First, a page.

Are you on drugs? Do you think that’s a question that law enforcement could ask you after a crash? Truck drivers are large and thus important residents of the road. If you’re a truck driver and get in a crash, you’re likely not on drugs. But on the off chance that you are, you should know all about post-accident drug testing.
Not knowing your legal rights in this area could potentially ruin your reputation and career. Empower yourself by reading on.
Post-Accident Drug Testing Laws
Most post-accident tests are subject to Federal Motor Carrier Safety Administration (FMCSA) rules. The FMCSA handles the most safety-sensitive workers.
As you may imagine, drug and alcohol testing after an accident helps determine if substance use or abuse contributed to an accident. The Department of Transportation mandates such testing in certain situations.
These situations are known as nurse, hearse, and wrecker. Nurse refers to an accident that caused injuries in need of medical attention away from the site of the crash.
Hearse refers to an accident involving a death. A wrecker is when at least one vehicle suffered enough damage to be towed.
If all three of those conditions apply to your crash, you still may not have to undergo post-accident drug testing. For example, if you’re found not negligent, you may not have to go through the post-accident protocol.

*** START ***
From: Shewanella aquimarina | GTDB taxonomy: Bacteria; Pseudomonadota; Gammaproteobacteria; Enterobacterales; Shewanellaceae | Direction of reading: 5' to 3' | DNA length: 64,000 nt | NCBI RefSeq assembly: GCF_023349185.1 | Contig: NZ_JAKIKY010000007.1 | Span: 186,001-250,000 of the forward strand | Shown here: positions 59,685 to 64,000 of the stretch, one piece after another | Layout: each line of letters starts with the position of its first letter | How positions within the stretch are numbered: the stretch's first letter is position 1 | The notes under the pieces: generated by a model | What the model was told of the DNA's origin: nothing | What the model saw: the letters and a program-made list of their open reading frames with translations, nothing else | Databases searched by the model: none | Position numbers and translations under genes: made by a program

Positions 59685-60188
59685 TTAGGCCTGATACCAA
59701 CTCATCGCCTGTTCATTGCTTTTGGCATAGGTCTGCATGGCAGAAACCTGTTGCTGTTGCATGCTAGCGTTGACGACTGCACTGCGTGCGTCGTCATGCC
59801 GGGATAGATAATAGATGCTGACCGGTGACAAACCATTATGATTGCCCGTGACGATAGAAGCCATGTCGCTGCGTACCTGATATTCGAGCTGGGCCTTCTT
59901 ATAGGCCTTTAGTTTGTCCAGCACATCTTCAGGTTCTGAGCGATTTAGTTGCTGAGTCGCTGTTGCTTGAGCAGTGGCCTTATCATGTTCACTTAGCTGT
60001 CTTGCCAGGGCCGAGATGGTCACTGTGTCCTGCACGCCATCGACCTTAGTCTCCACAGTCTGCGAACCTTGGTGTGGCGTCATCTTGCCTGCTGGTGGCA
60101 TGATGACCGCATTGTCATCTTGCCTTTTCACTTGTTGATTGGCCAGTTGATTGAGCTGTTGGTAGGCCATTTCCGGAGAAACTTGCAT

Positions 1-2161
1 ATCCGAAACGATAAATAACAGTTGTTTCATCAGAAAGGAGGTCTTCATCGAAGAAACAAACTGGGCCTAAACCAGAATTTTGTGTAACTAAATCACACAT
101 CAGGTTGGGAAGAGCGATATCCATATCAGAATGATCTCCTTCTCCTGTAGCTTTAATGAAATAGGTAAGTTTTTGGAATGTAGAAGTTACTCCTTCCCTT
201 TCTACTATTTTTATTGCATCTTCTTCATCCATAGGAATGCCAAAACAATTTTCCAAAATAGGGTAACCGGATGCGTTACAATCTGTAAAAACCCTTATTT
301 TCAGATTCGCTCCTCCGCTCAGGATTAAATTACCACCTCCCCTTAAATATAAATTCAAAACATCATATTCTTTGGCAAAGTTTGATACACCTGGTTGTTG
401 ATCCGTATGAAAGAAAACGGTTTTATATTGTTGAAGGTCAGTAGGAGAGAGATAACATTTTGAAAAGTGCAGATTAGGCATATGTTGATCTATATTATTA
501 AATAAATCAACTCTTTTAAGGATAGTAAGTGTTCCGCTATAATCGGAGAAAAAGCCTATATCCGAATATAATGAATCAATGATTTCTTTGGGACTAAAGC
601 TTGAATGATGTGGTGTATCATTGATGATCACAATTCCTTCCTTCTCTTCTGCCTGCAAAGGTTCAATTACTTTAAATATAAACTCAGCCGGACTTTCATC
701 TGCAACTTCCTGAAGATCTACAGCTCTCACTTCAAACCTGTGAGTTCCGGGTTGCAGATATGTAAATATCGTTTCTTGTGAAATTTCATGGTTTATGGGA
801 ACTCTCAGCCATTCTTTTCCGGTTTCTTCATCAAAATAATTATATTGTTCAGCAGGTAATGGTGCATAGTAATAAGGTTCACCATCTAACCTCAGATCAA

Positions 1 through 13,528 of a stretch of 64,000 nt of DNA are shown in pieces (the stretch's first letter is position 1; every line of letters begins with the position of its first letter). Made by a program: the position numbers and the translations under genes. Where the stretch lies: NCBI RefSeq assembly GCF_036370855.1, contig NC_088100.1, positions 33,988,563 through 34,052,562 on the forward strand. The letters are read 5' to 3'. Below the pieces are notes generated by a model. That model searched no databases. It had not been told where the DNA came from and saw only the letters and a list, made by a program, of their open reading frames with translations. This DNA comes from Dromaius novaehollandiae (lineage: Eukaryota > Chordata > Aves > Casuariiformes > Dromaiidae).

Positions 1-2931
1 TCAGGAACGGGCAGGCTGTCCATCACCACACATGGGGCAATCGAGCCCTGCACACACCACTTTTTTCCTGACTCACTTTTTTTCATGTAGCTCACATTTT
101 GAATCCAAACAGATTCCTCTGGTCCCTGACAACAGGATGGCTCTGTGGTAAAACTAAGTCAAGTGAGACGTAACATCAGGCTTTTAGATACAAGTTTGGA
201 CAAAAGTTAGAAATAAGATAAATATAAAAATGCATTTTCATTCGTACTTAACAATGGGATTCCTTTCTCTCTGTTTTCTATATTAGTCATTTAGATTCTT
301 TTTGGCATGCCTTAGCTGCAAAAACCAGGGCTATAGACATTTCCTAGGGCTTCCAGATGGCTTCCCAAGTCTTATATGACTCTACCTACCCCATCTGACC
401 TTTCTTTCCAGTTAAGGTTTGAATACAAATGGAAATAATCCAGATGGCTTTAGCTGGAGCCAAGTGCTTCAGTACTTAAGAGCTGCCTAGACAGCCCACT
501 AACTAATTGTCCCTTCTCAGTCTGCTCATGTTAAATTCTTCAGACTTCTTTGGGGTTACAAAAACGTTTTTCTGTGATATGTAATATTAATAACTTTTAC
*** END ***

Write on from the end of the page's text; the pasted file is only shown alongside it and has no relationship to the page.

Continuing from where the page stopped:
If and when it does come time to take a drug test, be prepared.
You’d have to undergo alcohol testing within eight hours of the accident. Drug testing has to be done within 32 hours.
If you can’t complete testing within those timeframes, you have to document and retain records explaining why the tests weren’t done in time. After a test is completed, you’re still allowed to drive while waiting for test results. That’s if law enforcement allows you to, of course.
The federal government only permits a DOT-certified collector to conduct urine tests and breath alcohol tests. A blood alcohol test can’t be required.
Don’t worry about hair testing being done after an accident. It would show long-term drug use but it wouldn’t show impairment at the time of the accident.
Your employer has to tell the Breath Alcohol Technician (BAT) what type of test was conducted. They also must provide a reason to test and the Designated Employer Representative’s contact information. Finally, they have to specify if the DOT or another agency mandated the test.
A substance test after a crash can prove alcohol or drug use, but it alone can’t show that substance use caused the crash.
Prevention is the best medicine. Prevent substance use from ever causing a truck accident by driving your rig sober.
Sober, alert, text-free driving saves lives. But if you’re ever in an accident, you now know your legal rights in the realm of post-accident drug testing.
Discover your other rights in the workplace in the Business section.